The Divine Comedy PurgatorioBook - 1996
"The enjoyment ofThe Divine Comedyis a continuous process," observed T.S. Eliot. "It is not necessary to understand the meaning first to enjoy the poetry...our enjoyment of the poetry makes us want to understand the meaning." Arguably the greatest single poem ever written,The Divine Comedypresents Dante Alighieri's all-encompassing vision of the three realms of Christian afterlife. In thePurgatorio, Dante struggles up the terraces of Mount Purgatory, still guided by Virgil, in continuation of his difficult ascent to purity. "The clean force of the original comes through with astonishing success," said poet and translator Dudley Fitts in praise of John Ciardi's rendition of thePurgatorio. "Dante cannot speak in English, perhaps; but Ciardi has given us the next best thing--a credible, passionatepersonaof the poet, stripped of the customary guards of rhetoric and false decoration, strong and noble in utterance."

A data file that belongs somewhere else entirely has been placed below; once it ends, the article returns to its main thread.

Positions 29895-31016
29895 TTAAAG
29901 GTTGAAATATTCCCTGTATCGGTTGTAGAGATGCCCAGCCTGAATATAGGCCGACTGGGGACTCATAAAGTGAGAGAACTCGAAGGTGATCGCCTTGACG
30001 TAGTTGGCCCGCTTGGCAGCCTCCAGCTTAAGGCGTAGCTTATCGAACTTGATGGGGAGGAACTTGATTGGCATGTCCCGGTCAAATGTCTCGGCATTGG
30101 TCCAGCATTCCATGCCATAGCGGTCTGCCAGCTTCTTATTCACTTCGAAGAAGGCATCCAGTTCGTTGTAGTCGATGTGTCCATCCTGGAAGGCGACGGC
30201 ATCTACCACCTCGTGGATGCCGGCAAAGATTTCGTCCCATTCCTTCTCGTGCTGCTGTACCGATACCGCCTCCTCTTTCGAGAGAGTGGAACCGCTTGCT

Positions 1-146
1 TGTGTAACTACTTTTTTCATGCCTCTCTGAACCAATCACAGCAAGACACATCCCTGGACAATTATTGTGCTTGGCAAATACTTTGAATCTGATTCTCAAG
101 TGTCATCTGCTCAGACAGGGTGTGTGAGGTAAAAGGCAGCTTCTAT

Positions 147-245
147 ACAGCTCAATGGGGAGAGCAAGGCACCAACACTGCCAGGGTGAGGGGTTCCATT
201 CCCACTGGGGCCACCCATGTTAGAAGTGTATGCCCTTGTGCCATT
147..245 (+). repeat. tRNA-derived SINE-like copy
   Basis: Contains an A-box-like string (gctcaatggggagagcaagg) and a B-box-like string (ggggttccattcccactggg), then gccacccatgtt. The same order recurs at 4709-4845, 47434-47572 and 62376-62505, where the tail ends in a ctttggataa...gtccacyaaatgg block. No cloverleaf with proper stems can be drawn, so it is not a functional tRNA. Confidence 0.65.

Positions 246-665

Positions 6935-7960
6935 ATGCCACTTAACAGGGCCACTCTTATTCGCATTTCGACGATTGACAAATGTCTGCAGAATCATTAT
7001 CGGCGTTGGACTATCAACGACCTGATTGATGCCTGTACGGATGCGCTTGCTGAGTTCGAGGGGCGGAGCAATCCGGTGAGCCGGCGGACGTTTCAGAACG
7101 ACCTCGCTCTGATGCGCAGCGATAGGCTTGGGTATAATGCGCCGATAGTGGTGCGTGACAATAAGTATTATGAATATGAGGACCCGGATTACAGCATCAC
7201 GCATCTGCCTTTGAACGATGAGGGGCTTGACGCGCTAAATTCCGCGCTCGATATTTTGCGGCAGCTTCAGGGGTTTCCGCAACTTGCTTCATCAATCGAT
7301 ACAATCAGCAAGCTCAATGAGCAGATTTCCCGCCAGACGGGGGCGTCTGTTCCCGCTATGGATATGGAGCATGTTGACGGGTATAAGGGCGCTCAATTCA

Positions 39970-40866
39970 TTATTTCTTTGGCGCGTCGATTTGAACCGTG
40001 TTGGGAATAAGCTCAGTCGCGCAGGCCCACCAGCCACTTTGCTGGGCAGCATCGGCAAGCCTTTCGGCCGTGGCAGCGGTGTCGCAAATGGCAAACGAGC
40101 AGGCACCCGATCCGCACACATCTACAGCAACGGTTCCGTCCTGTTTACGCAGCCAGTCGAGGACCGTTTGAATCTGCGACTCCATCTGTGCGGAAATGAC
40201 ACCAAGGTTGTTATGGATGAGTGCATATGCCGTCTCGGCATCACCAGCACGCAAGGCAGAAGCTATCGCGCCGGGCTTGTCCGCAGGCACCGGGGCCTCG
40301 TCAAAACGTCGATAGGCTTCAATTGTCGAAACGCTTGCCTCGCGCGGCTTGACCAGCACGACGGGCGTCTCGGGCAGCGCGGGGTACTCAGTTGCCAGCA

Publisher: New York : Modern Library, 1996.
Edition: Modern Library edition
Branch Call Number: 851.1 Dante 3701 1
Characteristics: vi, 364 pages
Alternative Title: Purgatorio